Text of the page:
I was working out last night with Zack from Whetstone Habitat who was in town to do a consult for a new client.
Zack is a wildlife biologist and if you are not familiar with his work, he travels the county creating in-depth, habitat improvement plans for whitetail deer, turkey, and quail. He is also a workout fanatic.
As we finished up a solid lift that had some fun athletic movement/power development sets sprinkled in, we talked a little about how arduous habitat work can be. Set aside the simple act of walking your property to identify projects and you will be tasked with actions such as:
- Removing invasive species such as bush honeysuckle or multiflora rose
- Running chainsaws to improve timber stands or clear logging roads of fallen trees
- Planting trees
- Creating food plots
- Spreading fertilizer
- Caging trees to protect them from deer browsing them off
- Hanging stands
And these are just a few possible work projects you might encounter as you prepare to chase whitetails in the fall.
When we first purchased our Northern Missouri farm, we did not even have a pick-up truck which meant we hauled gear in and out. Our 40 acres is a perfect square, so if you walk from the road to the opposite fence line, the distance is a quarter mile. That is equivalent to one lap around a high school track. Without a pick-up or ATV, we logged a lot of miles carrying chainsaws, 50-pound bags of fertilizer, and deer stands which demanded a certain level of physical fitness to be productive, work efficiently, and not get injured.
How hard should you work out?
Instagram reels might have you believe if you aren’t deadlifting 400 pounds or working until you either puke or lay exhausted on the floor, you did not work out. There are also a lot of “influencers” and companies who promote the same and those beliefs do more harm than good in recruiting people to exercise regularly.
So how hard do you need to workout? It depends on the demands you place on your body. When we did not have a logging road or way to transport gear, we were the pack mules. I remember a day when we hauled 50-pound bags of fertilizer on our shoulders in the creation of a hidey-hole food plot.
One of our foundational principles is to build the workout around the activity and if done correctly, we will stair step volume, exercise selection, and intensity around the desired activity and adjust accordingly. This is fancy talk for we build an exercise program, you do it, you also perform habitat work, then compare notes such as:
- Were you able to run your chainsaw more effectively and for longer time periods?
- Were there any weak spots (low back, hip, shoulder, knee)?
- At the end of your work project, did you have more gas in the tank or were you exhausted?
- The next day, were you sore from the habitat work or could you perform other activities of daily living without issue?
You know your program is working when you can clearly answer the questions above and your performance is trending up.
Where should you begin?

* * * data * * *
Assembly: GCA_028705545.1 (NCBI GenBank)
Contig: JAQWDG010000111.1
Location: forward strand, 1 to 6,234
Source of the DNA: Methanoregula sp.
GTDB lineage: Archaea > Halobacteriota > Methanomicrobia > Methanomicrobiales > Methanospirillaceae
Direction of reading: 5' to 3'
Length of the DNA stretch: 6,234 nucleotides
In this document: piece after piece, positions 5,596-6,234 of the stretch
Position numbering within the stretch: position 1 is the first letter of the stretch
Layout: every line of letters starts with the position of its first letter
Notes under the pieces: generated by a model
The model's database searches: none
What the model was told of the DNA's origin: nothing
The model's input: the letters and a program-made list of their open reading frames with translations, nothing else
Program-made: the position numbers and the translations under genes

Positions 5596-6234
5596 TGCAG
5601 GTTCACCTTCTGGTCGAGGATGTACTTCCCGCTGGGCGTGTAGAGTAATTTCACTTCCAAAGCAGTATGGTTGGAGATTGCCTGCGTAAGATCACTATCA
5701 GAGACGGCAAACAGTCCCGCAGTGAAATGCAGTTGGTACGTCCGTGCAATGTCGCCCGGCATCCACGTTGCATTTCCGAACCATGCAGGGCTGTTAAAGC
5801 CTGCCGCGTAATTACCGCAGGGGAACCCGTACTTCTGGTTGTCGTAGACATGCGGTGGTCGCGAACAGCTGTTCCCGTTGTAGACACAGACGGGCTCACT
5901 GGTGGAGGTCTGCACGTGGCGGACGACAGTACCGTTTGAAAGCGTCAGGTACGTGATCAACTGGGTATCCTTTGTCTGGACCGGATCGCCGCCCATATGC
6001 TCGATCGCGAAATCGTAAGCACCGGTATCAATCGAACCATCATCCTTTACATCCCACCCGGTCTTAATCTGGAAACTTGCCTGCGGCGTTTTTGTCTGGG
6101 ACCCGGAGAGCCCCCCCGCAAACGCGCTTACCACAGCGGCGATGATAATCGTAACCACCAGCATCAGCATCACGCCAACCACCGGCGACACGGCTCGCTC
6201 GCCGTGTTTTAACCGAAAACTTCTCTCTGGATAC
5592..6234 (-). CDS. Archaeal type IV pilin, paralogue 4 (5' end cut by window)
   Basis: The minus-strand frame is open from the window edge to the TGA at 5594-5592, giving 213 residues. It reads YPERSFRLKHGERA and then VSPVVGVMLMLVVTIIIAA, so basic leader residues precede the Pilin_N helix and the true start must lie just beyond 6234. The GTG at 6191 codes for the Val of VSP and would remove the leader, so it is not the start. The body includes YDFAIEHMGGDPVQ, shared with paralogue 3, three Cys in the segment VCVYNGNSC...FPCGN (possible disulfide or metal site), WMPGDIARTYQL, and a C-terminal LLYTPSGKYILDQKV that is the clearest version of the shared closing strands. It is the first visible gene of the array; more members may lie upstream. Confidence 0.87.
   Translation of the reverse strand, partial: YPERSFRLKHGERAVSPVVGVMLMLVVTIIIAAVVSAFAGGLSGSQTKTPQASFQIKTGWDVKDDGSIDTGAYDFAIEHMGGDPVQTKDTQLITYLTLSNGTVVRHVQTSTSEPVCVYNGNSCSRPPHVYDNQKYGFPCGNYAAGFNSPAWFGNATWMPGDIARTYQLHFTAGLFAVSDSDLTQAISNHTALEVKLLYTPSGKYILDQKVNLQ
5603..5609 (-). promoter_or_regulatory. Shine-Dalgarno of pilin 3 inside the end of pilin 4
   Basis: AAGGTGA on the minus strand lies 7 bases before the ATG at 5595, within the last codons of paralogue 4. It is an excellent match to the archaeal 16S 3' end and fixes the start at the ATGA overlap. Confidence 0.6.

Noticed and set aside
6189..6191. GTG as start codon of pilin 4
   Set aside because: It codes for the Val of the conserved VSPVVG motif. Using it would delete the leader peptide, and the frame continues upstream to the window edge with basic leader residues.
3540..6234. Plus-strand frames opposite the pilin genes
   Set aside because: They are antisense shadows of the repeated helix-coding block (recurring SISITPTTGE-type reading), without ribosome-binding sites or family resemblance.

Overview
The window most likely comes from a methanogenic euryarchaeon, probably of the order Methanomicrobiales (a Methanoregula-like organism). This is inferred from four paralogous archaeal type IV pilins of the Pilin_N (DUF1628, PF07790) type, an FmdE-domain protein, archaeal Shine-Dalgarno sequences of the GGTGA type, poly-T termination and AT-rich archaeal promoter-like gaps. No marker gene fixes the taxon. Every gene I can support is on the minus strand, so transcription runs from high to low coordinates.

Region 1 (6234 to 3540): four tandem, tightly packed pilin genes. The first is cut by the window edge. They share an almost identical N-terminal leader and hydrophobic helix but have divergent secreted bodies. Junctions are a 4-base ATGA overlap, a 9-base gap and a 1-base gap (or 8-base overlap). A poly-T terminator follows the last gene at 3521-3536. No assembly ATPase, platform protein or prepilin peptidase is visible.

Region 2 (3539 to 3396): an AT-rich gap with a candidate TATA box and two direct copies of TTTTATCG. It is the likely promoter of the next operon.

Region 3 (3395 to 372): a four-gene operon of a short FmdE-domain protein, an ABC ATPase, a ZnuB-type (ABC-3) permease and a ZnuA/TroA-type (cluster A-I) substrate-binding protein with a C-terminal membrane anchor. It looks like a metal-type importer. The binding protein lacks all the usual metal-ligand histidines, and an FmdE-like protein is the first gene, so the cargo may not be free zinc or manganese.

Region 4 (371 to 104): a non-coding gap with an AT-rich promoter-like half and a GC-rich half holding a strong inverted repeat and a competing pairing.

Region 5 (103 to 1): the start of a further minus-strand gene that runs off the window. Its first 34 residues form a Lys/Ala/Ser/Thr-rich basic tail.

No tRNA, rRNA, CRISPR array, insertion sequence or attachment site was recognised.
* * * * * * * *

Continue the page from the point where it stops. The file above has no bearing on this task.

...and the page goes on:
Now. The answer is now because spring green up is here. Once you tag a turkey or two, it is time to ensure plots are planted, invasive species like bush honeysuckle are terminated and any timber stand improvement is done. The longer you wait to deploy a workout program reduces the luxury of being physically prepared to work more efficiently on your property.
Athletes do not wait for the first game to practice or train, but many of us roll right out on the first warm day and expect our bodies to perform. As I get older, I have recognized the importance of physical fitness to not only help me get more work done on my property but to truly enjoy the work. I like sitting on a log after a long day just to take in the work that has been completed. It could be taking in the beauty of the pollinator plot we established last year or experiencing the satisfaction of the fallen bush honeysuckle skeletons after a day of cut stump treatments. The bottom line is if you are in better shape, you will fend off father time and will get more enjoyment out of your habitat projects.
It isn’t magic
If you are struggling with what kind of exercise program to utilize, shoot us a message at email@example.com. We consult with people all over the globe and would love to answer your questions. You can also consider a program such as our Base Conditioning workout which is chock full of movement patterns you will use in your habitat work, but no matter what option you choose, if you are not consistent with your program, it will not produce the results you desire; it is just more work. Add in three days of intentional movement each week, and you may be shocked at how well you perform on your next work day at the farm.
If you are chasing turkeys this spring good luck! If you are rolling right into spring habitat projects, tag us in your outdoor pics and connect with us on Facebook and Instagram. We LOVE seeing properties transform into wildlife havens! You can also get a lot of FREE exercise ideas and see some of our habitat projects by subscribing to our YouTube channel!
Thanks for reading, let us know how we can help you and Stay #FitToHunt!